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‘Afghanistan is on a countdown to economic collapse’

Mohammad Parwiz Arian

KABUL: Secretary-General of the Norwegian Refugee Council, Jan Egeland expressed concerns over economical challenges in Afghanistan, saying that the country is on a countdown to economic collapse.

Mr. Egeland arrived in Kabul on Sunday and will leave the country on Tuesday. His visit to the war-torn country comes after the collapse of the former government to the Taliban. Mr. Egeland is due to visit the displaced families and vulnerable people. He will also hold talks with the Afghan officials to discuss humanitarian assistance to the people of Afghanistan.

“Afghanistan’s economy is spiraling out of control. The formal banking system could collapse any day now because of a lack of cash. I’ve spoken to families who tell me they are surviving on tea and small scraps of old bread,” the Norwegian Refugee Council quoted Mr. Egeland as saying “If the economy collapses, even the most basic services will no longer function, and humanitarian needs will soar even higher. Dealing with the liquidity crisis is critical as aid organizations seek to scale up to meet urgent humanitarian needs.”

He voiced frustration over the lack of enough time to “save lives before the harsh winter arrives and temperatures drop to as low as minus 20 degrees Celsius.”

He said that hundreds of thousands of displaced people are in urgent need of shelters, warm clothes, and food. “Already, one in three Afghans do not know where their next meal will come from,” he added.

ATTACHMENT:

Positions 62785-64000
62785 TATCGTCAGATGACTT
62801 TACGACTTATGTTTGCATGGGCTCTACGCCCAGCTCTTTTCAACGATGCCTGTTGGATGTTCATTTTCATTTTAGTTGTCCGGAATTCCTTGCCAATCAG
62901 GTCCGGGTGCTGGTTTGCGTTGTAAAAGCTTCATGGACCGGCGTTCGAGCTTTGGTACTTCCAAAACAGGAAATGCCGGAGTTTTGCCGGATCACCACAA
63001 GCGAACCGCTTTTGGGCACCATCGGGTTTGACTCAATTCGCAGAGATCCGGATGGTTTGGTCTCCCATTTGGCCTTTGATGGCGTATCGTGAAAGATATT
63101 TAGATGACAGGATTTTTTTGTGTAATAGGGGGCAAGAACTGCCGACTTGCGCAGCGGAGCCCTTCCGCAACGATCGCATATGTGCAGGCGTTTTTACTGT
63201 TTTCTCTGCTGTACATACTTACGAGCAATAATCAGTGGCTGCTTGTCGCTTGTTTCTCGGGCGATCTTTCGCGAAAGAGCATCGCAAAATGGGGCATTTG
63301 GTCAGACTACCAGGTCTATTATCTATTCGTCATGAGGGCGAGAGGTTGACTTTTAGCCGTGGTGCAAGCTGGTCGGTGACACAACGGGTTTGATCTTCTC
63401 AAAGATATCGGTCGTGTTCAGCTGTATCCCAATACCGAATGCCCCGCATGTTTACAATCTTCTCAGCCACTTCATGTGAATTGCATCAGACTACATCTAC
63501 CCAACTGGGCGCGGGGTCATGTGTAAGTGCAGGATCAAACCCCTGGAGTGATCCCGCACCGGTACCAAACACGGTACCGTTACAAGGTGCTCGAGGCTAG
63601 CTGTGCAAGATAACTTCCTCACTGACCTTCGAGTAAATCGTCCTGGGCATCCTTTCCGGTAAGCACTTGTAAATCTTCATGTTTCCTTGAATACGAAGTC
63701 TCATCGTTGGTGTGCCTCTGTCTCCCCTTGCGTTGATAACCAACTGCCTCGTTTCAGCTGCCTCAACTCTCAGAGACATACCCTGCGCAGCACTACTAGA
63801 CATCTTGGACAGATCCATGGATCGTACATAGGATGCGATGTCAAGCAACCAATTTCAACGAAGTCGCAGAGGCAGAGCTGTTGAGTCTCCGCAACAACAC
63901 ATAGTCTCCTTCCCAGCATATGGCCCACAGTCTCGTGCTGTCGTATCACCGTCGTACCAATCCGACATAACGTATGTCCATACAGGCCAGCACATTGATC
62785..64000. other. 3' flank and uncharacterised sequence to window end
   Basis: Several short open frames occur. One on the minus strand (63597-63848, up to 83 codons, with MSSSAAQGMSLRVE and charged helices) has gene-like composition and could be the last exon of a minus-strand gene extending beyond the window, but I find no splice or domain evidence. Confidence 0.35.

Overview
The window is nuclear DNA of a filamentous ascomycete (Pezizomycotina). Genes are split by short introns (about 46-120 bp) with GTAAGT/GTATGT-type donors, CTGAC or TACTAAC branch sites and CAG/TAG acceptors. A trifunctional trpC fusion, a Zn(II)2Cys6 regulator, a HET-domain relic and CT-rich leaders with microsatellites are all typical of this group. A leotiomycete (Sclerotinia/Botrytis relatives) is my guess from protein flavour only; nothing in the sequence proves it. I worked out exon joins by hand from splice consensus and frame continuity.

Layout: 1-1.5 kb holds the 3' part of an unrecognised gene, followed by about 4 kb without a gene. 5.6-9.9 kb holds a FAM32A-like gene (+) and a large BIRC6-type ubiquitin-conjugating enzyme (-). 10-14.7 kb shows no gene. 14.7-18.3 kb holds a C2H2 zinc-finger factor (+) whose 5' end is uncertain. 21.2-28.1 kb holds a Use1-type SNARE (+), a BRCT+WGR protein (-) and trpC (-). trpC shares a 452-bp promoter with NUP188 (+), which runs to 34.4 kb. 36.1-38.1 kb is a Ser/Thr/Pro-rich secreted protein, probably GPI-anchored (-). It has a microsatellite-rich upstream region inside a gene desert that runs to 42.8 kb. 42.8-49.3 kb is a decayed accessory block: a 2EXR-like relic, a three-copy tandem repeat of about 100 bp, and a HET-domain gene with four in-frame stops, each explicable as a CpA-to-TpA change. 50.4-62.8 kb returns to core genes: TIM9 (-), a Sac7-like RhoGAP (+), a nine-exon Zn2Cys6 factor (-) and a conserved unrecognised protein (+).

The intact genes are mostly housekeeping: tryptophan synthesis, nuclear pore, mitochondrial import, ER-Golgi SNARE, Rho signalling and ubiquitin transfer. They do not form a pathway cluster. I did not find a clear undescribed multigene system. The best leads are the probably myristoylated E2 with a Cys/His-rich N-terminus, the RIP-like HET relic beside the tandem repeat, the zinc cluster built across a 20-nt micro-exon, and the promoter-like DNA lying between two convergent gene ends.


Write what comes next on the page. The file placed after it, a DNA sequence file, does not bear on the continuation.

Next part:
“Our own staffs tell me they are struggling to withdraw cash to buy food or access their savings from banks. We have been unable to pay staff their full salaries because it has been impossible to securely get money into the country. Imagine this situation multiplied for every employer across the country.

Mr. Egeland called on the UN member states to immediately broker a multilateral agreement to stabilize the economy and facilitate appropriate public services.

“This means exploring new and existing mechanisms, whether by channeling international funding through UN trust funds or through humanitarian organizations as an interim measure. Otherwise, their promises to continue supporting the Afghan people will be empty,” he suggested.

“Donors must focus on providing fast and efficient solutions to delivering urgent aid for children, women, and men that simply cannot wait any longer. The country is on a countdown to economic collapse – we must support the Afghan people no matter what.”

This comes as according to findings issued, over 18 million Afghans rely on humanitarian assistance to survive.  Some 664,000 people have been displaced by the latest waves of violence since January, bringing the total number of internally displaced people to more than 3.5 million.

The World Food Program put the number of people facing acute starvation to One in three Afghans. According to the organization, more than 93 percent of households consumed insufficient food in the past week. Since 2009 more than 40,000 Afghans lost their lives as a result of relentless conflicts.

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